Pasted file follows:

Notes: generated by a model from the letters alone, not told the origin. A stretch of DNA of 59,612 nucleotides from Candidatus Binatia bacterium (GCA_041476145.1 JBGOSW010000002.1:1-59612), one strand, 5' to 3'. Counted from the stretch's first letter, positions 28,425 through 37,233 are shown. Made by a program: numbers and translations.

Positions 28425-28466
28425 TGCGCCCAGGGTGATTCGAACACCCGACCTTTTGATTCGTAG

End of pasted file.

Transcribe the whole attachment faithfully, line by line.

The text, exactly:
Notes: generated by a model from the letters alone, not told the origin. A stretch of DNA of 59,612 nucleotides from Candidatus Binatia bacterium (GCA_041476145.1 JBGOSW010000002.1:1-59612), one strand, 5' to 3'. Counted from the stretch's first letter, positions 28,425 through 37,233 are shown. Made by a program: numbers and translations.

Positions 28425-28466
28425 TGCGCCCAGGGTGATTCGAACACCCGACCTTTTGATTCGTAG